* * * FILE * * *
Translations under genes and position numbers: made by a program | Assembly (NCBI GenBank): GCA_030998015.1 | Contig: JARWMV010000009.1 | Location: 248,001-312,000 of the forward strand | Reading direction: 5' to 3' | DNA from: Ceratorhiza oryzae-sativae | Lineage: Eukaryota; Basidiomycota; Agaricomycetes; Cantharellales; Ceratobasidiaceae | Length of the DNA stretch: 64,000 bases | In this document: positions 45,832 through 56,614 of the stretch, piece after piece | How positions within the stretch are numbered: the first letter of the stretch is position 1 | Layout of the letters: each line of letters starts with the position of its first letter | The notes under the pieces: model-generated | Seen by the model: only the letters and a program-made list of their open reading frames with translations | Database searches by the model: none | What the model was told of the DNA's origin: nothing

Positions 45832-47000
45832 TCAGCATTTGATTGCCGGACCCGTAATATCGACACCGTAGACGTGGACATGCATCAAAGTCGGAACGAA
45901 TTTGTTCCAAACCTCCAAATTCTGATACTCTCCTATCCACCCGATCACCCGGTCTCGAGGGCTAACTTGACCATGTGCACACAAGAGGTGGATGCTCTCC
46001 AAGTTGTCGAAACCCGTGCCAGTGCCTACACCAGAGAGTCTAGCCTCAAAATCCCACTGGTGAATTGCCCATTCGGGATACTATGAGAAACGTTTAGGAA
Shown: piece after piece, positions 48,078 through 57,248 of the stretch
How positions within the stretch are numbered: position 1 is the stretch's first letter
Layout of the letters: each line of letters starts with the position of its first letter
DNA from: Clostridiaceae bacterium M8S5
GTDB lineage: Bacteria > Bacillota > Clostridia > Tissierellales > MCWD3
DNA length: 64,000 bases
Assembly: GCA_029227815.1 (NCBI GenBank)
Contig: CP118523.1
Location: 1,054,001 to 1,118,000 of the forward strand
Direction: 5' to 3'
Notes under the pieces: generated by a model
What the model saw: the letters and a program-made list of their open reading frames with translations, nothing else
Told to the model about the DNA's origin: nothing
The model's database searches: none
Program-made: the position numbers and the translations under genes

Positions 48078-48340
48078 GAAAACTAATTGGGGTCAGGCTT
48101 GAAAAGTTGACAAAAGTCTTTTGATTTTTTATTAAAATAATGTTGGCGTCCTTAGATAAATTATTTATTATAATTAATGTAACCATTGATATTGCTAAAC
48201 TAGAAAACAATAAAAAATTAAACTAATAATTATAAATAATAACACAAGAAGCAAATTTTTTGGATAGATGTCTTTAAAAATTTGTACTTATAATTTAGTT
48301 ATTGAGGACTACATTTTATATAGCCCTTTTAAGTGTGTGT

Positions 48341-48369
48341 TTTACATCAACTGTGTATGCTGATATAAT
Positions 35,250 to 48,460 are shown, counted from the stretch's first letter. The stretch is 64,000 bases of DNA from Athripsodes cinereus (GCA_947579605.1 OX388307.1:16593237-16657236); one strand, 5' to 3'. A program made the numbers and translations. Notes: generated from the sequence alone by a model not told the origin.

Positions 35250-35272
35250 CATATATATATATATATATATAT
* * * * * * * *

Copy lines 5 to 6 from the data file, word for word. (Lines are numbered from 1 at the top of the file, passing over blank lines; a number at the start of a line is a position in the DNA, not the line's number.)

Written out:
46001 AAGTTGTCGAAACCCGTGCCAGTGCCTACACCAGAGAGTCTAGCCTCAAAATCCCACTGGTGAATTGCCCATTCGGGATACTATGAGAAACGTTTAGGAA
Shown: piece after piece, positions 48,078 through 57,248 of the stretch